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EU entry beneficial for Hungary’s foreign trade balance

In the preliminary figures of the Central Statistics Office (KSH), Hungary?s foreign trade grew at a faster pace in 2004 than in previous years, with a 17% increase in export volume and 14% rise in imports. The growth rate of exports was higher than that of imports in each of the four quarters. The value of exported goods totaled Ft 11.094 billion, 15% higher than in 2003, while imports rose by 13% to Ft 12.064 billion. The country?s foreign trade balance improved by Ft 82 billion to Ft 970 billion. At 92%, the relative value of exports and imports has never been so high since 1992.
The good balance arose primarily as a result of significant growth in machinery and vehicle exports, which is the most significant export category accounting for 62% of Hungary?s total 2004 exports. The 22% growth rate was the highest among the main product categories. As far as smaller groups of products are concerned, Hungarian companies sold Ft 2,100 billion worth of telecom and audio equipment, which is 28% more than a year earlier. This trend was driven by a 40% increase in cell phone exports, which were particularly successful in the last four months of the year and accounted for more than 10% of total exports. On the import side, the value of production and transportation equipment brought in the country was 20% higher than a year earlier.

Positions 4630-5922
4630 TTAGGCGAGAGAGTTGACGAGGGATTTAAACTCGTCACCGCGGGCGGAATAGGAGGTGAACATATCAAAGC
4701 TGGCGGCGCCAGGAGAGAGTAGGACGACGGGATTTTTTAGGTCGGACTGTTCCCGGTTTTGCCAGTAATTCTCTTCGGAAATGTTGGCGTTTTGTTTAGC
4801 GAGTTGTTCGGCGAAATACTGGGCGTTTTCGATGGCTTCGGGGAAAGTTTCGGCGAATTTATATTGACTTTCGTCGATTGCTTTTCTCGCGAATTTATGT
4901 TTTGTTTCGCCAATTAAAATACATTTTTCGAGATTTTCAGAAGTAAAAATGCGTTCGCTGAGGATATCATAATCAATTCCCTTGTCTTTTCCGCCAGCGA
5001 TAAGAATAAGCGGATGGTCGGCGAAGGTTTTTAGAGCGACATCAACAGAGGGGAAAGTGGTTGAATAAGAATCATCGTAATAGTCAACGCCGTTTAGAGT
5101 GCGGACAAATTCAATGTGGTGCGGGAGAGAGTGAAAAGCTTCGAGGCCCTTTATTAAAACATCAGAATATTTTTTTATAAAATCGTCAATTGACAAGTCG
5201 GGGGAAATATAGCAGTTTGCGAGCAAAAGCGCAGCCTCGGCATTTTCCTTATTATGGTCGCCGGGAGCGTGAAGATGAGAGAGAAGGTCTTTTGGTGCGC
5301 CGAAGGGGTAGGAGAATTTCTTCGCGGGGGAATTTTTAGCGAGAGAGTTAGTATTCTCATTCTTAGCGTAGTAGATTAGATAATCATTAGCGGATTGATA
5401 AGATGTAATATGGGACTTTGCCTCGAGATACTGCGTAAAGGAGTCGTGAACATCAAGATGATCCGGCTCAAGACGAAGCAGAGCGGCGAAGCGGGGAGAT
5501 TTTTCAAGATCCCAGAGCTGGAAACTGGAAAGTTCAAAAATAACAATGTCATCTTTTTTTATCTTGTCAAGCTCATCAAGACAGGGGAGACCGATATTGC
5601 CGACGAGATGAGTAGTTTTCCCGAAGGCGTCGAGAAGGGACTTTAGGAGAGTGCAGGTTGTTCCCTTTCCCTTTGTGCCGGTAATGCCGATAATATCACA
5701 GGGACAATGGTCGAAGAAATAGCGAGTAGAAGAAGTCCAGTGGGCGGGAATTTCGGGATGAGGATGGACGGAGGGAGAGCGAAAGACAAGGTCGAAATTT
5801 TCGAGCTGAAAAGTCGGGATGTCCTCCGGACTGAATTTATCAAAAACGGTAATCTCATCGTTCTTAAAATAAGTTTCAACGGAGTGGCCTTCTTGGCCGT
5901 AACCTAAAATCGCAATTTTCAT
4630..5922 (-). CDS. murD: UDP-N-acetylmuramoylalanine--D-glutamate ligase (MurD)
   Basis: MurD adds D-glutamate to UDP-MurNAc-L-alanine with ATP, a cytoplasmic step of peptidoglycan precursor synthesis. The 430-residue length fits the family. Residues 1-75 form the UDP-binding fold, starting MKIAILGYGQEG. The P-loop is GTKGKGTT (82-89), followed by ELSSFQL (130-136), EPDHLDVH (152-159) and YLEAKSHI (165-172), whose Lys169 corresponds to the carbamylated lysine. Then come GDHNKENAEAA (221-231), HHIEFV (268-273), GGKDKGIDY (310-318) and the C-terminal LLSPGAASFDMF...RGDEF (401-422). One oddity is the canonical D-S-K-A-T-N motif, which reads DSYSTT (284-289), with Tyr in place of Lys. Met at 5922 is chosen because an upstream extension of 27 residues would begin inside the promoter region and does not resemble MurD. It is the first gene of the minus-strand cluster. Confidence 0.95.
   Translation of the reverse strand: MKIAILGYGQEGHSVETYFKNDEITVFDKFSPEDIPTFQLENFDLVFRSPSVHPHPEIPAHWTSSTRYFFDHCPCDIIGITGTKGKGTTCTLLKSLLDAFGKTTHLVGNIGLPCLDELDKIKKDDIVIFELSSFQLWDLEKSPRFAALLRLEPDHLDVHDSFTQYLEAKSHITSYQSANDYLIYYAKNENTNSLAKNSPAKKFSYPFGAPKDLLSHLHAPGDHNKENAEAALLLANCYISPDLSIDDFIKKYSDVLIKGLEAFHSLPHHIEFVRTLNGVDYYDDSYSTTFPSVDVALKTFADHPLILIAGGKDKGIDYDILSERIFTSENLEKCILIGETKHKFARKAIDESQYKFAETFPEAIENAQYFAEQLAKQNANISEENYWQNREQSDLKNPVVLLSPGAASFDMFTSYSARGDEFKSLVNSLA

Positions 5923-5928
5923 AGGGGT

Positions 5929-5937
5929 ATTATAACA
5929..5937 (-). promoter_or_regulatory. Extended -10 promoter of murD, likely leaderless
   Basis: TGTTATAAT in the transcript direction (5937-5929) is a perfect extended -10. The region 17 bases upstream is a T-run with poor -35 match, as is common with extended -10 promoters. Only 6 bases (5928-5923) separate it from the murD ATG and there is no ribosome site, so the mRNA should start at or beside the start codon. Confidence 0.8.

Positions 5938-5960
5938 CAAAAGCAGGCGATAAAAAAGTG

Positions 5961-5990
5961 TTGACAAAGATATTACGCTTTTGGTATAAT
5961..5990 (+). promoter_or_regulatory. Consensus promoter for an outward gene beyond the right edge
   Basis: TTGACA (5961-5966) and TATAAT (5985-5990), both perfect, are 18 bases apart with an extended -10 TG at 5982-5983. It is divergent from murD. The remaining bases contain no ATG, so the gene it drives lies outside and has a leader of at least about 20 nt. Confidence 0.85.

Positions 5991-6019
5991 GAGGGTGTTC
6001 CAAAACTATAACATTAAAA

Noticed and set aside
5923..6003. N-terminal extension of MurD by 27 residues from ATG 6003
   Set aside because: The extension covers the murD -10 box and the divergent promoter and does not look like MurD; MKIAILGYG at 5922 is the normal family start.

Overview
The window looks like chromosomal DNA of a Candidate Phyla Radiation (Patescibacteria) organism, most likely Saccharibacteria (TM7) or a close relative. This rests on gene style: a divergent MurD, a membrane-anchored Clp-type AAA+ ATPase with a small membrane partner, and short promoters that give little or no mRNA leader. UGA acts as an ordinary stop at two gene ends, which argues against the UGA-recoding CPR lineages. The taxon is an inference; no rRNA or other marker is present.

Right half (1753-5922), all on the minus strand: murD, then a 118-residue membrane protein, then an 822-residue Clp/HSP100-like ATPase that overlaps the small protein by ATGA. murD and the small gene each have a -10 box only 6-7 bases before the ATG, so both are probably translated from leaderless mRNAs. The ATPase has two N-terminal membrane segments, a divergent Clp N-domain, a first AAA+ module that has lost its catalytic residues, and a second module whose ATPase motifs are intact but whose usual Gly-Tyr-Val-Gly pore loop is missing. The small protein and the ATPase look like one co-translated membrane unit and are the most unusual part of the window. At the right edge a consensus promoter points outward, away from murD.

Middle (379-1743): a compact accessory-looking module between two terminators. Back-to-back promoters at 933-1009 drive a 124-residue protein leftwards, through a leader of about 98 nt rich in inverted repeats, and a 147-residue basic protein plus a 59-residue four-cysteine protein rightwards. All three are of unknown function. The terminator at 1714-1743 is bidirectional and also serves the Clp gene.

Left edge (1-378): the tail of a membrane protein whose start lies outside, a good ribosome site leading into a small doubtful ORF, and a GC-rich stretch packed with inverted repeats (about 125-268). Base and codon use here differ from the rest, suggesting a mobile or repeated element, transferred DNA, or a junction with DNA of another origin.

The only time during the year when Hungary?s foreign trade balance was significantly worse than otherwise was in the months leading up to EU accession, which was due to strategic purchases aiming to take maximum advantage of the change in customs regulations. Broken down by destination, the 2004 balance of foreign trade between Hungary and the EU improved considerably in comparison with 2003, while the balance of trade with non-EU countries was worse than a year earlier. A key factor in the structural changes in Hungary?s foreign trade was that most of the Asian goods that enter Hungary via EU countries are now registered as being imported directly from Asia, while in 2003 they were shown in the statistics as imports from the EU.